A step up from the website is Active Trader Pro, Fidelity’s flagship desktop program. It offers a lot of great tools that sophisticated traders will appreciate. Direct-access routing is available along with some really nice option tools. We especially liked the software’s multi-order trade ticket, which can send several orders to the exchanges with one click.

Charting on both the website and Active Trader Pro is very good. We found technical studies, comparisons, full-screen view, print mode, customization of colors, and right-click trading.


Mobile Platforms


Both investment firms offer mobile trading, but their apps differ significantly. We found very few tools on the You Invest platform. It is the same app as Chase Bank uses, but the internals are different when you log into a brokerage account. For example, we found no funds transfer, bill pay, or check deposit.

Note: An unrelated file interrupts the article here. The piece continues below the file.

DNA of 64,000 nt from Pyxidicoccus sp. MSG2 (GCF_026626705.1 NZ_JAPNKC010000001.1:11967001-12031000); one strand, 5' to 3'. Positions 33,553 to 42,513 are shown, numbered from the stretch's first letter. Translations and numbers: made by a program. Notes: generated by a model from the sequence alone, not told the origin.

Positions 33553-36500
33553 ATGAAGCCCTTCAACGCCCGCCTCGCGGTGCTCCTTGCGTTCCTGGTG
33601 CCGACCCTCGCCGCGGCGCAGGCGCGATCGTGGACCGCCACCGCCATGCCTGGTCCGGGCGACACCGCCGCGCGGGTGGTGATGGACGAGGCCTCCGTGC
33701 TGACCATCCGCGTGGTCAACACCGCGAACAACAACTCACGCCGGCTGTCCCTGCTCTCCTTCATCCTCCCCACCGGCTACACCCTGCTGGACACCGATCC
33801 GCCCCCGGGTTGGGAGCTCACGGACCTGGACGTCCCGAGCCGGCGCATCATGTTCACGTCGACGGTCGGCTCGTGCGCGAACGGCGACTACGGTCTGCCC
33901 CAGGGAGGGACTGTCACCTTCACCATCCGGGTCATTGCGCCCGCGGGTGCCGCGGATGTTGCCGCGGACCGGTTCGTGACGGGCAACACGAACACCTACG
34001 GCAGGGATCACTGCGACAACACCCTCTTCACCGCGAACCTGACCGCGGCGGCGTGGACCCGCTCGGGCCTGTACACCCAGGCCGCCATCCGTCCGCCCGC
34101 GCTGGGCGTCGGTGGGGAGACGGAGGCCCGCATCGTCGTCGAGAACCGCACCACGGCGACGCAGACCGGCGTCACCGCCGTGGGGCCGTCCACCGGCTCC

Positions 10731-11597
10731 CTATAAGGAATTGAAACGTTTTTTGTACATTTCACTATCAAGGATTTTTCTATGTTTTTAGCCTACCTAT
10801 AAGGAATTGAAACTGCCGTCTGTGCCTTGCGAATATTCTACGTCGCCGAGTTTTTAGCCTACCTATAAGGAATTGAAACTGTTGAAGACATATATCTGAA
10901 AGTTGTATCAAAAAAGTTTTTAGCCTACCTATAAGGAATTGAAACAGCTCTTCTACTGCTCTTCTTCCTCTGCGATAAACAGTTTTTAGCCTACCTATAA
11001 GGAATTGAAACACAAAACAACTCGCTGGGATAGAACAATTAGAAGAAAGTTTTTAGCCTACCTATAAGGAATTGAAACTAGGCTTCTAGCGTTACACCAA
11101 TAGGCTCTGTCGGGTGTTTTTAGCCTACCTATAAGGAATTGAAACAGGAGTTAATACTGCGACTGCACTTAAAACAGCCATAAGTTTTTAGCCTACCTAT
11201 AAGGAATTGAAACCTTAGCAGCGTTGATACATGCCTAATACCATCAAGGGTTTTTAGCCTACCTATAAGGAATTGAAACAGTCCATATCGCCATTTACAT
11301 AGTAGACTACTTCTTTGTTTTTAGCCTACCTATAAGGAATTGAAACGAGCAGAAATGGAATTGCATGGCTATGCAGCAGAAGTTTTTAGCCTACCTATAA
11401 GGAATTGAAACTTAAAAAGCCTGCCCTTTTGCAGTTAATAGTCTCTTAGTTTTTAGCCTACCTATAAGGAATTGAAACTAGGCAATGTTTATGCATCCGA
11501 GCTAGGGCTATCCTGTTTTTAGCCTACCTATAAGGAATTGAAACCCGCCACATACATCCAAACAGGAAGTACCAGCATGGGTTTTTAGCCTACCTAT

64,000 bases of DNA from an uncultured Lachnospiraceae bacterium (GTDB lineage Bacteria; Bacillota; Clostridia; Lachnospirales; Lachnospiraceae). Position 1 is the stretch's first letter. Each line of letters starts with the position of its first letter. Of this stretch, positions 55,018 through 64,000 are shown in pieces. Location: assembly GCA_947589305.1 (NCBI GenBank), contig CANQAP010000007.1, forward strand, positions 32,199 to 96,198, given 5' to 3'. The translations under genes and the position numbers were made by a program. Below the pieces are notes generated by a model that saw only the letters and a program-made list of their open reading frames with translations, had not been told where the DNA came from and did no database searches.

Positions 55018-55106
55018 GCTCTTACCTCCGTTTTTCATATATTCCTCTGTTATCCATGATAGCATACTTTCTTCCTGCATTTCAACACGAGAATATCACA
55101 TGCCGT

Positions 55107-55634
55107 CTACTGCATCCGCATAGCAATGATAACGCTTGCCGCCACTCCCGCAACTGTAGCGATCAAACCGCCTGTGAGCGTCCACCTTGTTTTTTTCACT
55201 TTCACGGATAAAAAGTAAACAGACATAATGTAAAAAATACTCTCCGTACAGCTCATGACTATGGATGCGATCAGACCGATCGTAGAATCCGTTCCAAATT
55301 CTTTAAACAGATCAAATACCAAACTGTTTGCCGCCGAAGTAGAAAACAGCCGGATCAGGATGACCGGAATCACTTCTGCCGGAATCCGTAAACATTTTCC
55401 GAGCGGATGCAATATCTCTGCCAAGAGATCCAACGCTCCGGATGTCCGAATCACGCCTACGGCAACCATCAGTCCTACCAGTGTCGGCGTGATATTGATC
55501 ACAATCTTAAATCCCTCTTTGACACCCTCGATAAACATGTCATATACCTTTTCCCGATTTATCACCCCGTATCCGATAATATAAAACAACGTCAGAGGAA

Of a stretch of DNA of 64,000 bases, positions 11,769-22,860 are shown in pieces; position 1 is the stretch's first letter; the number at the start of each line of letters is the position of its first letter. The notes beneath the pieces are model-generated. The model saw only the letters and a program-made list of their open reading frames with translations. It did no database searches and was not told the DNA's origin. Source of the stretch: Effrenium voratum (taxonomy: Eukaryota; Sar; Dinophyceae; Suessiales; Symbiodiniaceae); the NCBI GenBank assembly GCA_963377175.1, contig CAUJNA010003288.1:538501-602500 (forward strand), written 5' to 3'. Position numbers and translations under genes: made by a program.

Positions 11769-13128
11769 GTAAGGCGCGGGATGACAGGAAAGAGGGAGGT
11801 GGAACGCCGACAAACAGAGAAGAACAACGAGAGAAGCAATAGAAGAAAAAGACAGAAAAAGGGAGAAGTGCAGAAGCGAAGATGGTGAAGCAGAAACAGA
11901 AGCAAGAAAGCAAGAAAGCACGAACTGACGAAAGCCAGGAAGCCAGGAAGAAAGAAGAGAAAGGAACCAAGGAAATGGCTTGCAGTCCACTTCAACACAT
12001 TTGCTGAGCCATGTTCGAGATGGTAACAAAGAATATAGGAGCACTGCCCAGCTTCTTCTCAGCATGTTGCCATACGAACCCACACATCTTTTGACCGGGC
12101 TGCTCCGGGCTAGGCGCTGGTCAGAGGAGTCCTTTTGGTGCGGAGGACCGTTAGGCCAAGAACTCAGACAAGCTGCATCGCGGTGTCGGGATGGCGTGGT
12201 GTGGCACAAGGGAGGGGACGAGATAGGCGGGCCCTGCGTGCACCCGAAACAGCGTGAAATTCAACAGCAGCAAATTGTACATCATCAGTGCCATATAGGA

Besides the lack of cash management tools, charting on the You Invest app is just as rudimentary as on the website. There are no tools to speak of. The amount of security information is very limited. One feature we did like was the ability to trade mutual funds.

Fidelity’s app is much better than You Invest’s. We found Bloomberg News streaming in HD. Equity ratings from third-party analysts were shown at no cost. The cash management tools missing on the You Invest app were all available on Fidelity’s platform.

Besides better mobile charting, Fidelity also provides a skill for Amazon’s Echo devices plus an app for Apple Watch.


Fidelity vs Chase Investments


Mutual Funds and ETF’s